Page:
Labyrinths are believed to promote calm and spiri-tual
wellbeing while relieving stress and anxiety, and so
have risen in importance in healthcare spaces in recent
years. The Lower Cape Fear Hospice facility is just off
busy 17th Street, but the labyrinth in Heritage Garden is
a peaceful place. The sound of flowing water filters out
much of the noise of nearby traffic and sirens.
The seven-circuit, classical pattern labyrinth is
the second in the history of the hospice center. The
first was inspired by the one at Church of the Servant,
and the church provided both seed money and
volunteer labor to make its installation possible in
2005. Hospice Healing Arts Coordinator Lorraine
Perry recalls with gratitude the help of the church in
constructing the labyrinth, which was dedicated in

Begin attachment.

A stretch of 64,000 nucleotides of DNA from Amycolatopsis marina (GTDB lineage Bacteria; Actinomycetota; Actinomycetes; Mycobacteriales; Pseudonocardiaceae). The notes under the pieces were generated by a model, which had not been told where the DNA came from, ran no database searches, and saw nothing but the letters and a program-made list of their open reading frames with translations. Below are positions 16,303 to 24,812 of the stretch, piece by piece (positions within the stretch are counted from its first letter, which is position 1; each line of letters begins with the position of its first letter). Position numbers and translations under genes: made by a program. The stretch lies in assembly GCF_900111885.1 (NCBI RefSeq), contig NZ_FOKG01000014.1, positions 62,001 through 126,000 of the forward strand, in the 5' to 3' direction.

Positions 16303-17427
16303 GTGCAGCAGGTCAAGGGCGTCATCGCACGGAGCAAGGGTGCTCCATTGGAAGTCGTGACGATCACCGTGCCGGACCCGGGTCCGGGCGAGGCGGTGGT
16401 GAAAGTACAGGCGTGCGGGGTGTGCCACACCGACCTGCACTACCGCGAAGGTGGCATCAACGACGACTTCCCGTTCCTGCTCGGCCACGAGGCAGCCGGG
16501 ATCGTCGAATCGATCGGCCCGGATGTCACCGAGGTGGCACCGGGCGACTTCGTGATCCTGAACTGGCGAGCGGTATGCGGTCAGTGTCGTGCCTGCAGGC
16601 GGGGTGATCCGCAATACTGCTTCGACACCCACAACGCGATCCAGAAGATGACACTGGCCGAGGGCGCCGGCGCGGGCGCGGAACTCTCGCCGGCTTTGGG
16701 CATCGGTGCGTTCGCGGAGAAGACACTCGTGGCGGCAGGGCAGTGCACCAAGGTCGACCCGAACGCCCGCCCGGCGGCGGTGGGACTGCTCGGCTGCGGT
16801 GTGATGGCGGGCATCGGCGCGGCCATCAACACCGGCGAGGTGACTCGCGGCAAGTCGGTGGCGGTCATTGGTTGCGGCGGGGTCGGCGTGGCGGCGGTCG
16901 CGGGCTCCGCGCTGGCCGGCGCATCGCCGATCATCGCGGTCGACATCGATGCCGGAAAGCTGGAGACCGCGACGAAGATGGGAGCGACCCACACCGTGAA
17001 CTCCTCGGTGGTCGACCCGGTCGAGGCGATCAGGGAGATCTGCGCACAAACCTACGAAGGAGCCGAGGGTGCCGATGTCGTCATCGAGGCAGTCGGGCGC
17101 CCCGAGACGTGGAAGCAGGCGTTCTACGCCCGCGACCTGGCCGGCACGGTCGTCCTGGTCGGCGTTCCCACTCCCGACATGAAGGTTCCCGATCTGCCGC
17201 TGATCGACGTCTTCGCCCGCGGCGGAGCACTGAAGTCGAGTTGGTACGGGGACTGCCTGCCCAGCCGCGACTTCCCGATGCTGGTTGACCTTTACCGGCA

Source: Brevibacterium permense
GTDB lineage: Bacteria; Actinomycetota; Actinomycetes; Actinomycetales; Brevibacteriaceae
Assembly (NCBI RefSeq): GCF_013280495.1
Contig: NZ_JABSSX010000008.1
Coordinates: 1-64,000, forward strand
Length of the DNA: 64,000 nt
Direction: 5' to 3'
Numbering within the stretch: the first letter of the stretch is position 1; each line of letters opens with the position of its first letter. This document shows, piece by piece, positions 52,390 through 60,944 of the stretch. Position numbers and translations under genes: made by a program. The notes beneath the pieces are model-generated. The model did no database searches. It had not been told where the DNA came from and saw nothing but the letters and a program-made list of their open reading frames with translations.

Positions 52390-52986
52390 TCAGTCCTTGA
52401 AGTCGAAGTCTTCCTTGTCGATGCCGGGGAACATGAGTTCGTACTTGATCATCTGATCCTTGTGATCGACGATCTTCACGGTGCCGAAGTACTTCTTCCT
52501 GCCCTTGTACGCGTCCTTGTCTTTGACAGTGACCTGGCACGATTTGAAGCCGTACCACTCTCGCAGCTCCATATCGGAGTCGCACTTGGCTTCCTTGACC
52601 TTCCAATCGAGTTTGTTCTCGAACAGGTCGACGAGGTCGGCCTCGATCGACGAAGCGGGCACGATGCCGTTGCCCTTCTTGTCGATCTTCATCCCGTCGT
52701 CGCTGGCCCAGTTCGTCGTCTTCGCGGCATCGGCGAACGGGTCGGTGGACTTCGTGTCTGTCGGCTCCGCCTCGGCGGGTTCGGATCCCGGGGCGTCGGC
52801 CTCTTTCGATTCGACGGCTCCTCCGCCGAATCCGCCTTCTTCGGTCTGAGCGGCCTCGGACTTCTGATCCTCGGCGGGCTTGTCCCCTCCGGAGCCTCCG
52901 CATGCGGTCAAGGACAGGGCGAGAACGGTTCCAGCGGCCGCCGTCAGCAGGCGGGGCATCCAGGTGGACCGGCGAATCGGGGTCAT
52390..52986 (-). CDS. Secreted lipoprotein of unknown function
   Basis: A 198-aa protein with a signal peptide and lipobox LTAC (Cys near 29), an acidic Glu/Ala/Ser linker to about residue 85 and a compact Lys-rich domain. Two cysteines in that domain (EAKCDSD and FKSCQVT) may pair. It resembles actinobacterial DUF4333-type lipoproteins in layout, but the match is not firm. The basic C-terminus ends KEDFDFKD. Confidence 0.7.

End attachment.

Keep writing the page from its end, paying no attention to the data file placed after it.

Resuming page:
LOWER CAPE FEAR HOSPICE
honor of the center’s first director, Eloise Thomas.
The hospice center was expanded in 2014, and the
addition of a new six-bed wing necessitated moving the
labyrinth to the Heritage Garden.
Perry encourages family members caring for loved
ones to utilize the labyrinth for meditation, stress
reduction and spiritual healing. She describes labyrinth
walking as a way to “touch our sorrows and release our
joys.” It’s a way for caregivers to set their intention for
the day and re-enter the hospice center refreshed. Perry
observes that walking the labyrinth allows individuals
to become more grounded and return better able to
The Heritage Garden and its labyrinth are open to
hospice caregivers and visitors.